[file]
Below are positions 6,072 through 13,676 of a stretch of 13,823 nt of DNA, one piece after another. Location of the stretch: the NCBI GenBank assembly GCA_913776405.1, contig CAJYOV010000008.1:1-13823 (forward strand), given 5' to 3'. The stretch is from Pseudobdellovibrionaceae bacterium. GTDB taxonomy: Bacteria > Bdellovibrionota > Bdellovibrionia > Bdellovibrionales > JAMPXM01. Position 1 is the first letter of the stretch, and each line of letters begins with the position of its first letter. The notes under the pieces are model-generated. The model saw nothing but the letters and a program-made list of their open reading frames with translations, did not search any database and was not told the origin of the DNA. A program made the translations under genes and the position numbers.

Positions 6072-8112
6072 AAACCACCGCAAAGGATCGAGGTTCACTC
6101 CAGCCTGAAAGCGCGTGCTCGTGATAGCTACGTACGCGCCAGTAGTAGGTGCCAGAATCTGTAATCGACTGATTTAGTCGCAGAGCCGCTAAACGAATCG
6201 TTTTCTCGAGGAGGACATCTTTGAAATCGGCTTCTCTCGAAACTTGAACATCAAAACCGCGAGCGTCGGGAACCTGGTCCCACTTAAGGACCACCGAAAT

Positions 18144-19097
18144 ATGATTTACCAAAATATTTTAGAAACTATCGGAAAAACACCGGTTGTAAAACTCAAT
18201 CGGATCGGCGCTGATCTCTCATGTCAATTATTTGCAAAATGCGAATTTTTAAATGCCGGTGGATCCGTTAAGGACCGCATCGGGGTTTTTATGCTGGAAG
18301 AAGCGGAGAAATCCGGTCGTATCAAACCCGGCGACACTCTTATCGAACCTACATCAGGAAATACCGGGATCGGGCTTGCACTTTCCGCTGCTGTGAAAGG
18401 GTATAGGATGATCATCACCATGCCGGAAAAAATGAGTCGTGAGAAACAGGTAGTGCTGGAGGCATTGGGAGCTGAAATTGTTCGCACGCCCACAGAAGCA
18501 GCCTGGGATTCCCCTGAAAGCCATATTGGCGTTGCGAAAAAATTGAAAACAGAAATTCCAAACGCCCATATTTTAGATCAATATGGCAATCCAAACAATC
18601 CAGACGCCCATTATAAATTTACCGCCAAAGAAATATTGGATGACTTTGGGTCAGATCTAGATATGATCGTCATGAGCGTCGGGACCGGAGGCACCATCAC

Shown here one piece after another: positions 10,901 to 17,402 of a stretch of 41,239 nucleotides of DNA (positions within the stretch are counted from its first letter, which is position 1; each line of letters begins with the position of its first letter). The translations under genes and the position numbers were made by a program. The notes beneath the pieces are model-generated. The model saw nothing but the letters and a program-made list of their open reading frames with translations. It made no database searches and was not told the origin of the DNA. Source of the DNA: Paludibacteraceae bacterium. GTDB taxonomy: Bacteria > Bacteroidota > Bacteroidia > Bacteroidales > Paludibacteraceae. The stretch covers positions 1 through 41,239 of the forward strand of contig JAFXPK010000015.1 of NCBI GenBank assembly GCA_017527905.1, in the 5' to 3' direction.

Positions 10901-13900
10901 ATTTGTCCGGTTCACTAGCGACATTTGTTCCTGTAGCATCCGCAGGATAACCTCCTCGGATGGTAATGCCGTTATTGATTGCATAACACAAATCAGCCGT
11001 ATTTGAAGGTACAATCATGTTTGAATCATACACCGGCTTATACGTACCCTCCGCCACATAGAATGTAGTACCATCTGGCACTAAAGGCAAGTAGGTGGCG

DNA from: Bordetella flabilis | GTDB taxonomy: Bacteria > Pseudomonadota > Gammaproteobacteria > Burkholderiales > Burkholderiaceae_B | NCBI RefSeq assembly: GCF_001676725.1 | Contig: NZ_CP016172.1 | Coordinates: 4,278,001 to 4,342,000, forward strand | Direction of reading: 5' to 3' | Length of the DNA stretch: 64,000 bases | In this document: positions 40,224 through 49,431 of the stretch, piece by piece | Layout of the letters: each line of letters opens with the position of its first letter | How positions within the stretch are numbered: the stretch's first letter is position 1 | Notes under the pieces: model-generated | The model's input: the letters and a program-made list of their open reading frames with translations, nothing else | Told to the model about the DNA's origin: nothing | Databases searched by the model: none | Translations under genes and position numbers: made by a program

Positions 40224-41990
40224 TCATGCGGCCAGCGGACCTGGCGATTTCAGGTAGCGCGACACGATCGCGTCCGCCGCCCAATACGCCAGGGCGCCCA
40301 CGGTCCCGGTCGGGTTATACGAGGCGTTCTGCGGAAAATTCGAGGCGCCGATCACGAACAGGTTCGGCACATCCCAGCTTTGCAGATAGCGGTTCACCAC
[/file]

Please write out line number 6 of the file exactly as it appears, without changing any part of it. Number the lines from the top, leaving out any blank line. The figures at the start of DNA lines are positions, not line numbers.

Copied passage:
Positions 18144-19097